In the past few years, businesses have encountered a host of new trends that have revolutionized how companies work. The once-trending BYOD (Bring Your Own Device) has now become commonplace in no time. Several businesses have adopted BYOD, enabling their employees to use their smartphones, tablets and laptops for work. BYOD can be a great option for small and medium businesses (SMBs) as it helps save upfront equipment costs and improves employee satisfaction as people use their own devices.
BYOD policies vary depending on your industry, size, and business needs. BYOD variations include BYOT (bring your own technology), BYOC (bring your own computer), BYOP (bring your own phone), and BYOL (you guessed it right, bring your own laptop). As an SMB, if you do not have a BYOD policy in store yet, now is a good time to get started.
Employees generally overlook antiviruses, firewalls, and OS and app updates. Thus, a BYOD policy is important for several reasons. Also, when employees leave your organization, their devices still have corporate data and passwords stored on them. BYOD policy helps configure extensive security settings and push them on your employee devices without hampering privacy or device usability.
A BYOD policy is a set of rules that govern corporate data and resources on employee devices in a specific way. MDM-enabled BYOD management simplifies the efforts SMBs would make to provision employee devices manually and monitor them for compliance.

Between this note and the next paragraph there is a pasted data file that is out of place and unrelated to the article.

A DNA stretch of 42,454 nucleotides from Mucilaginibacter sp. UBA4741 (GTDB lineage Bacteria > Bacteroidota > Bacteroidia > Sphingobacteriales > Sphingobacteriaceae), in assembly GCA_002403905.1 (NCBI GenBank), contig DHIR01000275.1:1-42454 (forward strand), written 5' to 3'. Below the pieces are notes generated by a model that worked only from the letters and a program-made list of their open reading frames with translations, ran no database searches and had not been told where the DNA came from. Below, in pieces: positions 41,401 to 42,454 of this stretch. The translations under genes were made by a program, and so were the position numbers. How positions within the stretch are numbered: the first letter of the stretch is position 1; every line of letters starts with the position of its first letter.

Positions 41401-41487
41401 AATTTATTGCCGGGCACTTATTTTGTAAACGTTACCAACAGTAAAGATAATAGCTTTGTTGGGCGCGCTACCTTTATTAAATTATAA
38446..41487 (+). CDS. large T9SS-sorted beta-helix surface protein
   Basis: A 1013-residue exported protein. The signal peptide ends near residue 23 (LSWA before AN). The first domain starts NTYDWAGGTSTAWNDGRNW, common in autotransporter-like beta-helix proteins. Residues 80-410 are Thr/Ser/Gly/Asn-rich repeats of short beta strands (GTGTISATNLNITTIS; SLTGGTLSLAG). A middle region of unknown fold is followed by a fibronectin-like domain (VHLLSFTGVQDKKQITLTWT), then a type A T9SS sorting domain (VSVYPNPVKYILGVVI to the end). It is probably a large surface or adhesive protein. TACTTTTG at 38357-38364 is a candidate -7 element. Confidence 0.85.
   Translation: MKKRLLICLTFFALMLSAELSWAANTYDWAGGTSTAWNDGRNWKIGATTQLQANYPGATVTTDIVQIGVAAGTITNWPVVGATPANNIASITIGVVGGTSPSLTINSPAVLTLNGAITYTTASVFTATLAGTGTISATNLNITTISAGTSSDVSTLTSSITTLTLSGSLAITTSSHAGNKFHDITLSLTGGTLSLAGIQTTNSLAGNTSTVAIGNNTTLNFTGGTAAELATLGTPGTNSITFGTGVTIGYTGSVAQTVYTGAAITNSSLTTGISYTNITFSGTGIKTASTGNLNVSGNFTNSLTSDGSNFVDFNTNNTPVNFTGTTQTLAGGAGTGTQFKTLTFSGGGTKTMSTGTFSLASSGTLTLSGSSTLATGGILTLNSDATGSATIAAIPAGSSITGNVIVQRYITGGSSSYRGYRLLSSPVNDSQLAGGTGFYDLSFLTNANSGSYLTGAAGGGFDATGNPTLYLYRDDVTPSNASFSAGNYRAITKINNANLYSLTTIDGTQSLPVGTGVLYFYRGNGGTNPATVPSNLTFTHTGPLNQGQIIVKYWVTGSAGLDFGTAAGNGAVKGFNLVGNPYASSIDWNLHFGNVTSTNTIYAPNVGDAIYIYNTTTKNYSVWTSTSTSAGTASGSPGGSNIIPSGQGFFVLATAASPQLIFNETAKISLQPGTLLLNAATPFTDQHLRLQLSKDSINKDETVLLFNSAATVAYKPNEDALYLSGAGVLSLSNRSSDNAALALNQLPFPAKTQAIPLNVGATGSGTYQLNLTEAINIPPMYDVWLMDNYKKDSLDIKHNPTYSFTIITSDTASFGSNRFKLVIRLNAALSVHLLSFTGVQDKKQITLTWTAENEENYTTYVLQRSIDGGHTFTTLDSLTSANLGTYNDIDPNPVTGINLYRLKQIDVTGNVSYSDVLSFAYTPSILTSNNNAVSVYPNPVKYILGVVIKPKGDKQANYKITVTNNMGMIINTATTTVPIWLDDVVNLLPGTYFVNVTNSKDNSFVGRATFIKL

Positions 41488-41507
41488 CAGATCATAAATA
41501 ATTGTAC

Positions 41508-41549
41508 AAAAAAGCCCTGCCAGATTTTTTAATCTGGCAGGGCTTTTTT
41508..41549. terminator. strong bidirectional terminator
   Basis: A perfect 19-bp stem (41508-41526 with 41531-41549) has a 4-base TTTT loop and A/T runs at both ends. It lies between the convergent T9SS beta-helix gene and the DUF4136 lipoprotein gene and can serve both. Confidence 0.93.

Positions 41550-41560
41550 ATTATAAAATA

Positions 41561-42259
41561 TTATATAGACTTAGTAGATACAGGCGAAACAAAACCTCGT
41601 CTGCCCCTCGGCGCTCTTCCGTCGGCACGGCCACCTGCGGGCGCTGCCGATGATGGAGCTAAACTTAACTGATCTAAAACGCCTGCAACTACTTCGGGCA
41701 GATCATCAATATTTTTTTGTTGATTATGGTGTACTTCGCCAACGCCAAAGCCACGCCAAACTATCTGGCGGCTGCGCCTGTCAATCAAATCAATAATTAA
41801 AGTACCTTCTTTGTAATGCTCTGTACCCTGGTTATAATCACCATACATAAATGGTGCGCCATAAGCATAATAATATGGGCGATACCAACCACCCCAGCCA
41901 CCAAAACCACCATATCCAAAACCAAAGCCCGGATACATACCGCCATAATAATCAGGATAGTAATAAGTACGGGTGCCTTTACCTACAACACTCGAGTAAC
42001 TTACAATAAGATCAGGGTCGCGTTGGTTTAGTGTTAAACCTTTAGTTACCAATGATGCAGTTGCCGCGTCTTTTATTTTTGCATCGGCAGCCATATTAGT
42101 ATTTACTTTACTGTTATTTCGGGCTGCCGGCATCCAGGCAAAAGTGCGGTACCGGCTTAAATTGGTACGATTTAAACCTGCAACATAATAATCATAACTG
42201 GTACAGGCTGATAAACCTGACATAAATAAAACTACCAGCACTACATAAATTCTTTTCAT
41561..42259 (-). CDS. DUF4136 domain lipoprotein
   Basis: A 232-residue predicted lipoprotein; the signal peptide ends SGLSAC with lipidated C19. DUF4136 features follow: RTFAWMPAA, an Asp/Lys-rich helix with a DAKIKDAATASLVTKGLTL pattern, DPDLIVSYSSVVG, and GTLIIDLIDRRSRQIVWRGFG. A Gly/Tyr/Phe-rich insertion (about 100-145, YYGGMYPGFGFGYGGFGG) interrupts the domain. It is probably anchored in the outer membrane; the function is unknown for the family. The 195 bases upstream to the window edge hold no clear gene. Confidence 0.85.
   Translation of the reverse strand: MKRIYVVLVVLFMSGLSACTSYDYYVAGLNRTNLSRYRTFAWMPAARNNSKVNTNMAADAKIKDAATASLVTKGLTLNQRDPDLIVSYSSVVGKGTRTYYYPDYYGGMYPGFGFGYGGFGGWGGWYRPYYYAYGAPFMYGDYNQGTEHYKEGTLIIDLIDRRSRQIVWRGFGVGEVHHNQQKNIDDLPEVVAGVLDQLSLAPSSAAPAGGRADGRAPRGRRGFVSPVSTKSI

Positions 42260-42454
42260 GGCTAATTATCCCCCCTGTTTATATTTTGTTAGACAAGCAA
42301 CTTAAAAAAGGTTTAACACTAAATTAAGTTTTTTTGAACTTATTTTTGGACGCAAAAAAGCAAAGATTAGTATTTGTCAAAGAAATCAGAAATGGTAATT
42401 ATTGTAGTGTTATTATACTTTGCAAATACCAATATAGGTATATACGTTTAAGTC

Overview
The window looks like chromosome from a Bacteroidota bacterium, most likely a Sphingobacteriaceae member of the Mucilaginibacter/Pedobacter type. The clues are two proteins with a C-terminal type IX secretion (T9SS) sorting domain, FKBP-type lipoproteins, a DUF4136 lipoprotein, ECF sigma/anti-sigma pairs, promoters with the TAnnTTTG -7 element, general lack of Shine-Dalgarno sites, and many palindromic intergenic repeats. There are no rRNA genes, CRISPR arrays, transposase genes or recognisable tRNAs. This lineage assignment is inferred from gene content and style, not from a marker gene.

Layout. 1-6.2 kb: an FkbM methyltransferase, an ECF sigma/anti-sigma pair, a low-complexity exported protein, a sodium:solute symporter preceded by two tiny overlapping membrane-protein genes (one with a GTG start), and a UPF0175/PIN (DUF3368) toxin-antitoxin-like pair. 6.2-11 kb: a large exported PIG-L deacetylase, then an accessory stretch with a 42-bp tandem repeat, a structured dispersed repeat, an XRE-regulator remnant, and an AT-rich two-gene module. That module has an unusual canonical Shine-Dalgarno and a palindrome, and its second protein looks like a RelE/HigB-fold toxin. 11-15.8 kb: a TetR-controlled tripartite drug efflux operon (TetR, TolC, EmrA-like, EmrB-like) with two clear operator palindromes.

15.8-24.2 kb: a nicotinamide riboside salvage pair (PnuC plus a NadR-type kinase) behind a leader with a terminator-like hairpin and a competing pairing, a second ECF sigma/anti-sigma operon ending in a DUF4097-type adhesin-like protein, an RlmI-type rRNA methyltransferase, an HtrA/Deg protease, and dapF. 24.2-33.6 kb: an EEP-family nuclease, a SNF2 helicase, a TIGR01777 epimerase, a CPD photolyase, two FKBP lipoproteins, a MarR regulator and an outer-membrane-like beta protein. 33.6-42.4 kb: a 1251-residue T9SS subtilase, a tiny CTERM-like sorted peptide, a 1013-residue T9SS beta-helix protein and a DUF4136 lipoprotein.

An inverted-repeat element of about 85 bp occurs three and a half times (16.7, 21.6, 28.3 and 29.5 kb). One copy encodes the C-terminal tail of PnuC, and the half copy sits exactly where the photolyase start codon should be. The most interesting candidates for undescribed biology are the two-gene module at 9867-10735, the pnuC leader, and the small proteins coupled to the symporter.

Here are five things SMBs must consider when adopting a BYOD work environment.
SMBs aren’t organizations with a large workforce. Hence, employee satisfaction holds a lot of importance. Despite the flexibility and familiarity of devices that BYOD work environments offer, you may experience resistance to BYOD management from employees. The main reason behind this is threatened employee privacy. To keep corporate data secure on employee devices, sometimes enterprise IT admins push extensive settings and restrictions.
Employees will be hesitant in allowing their company to take control of their devices. And rightly so. No one would like IT admins peeping into their photo galleries or social media posts or even browsing behavior.
A BYOD policy for SMBs must ensure that while corporate data stays safe, employee user experience isn’t tampered with too much. Features like containerization play a vital role in keeping employees’ personal data separate from corporate data. Using containerization lets you push countless security policies on your employee’s work container, without modifying the usability of the rest of the device. This also lowers BYOD resistance among employees.
Data breaches are financial disasters for even the most affluent organizations, but for SMBs, such breaches can turn out to be catastrophic and deadly. To sum up the devastation, a report suggests that 66% of SMBs would shut down within six months if a data breach strikes them. One of the key objectives of a BYOD policy is corporate data security. Your BYOD policy must ensure that your BYOD workers aren’t the reason for corporate data breaches—accidental or intentional.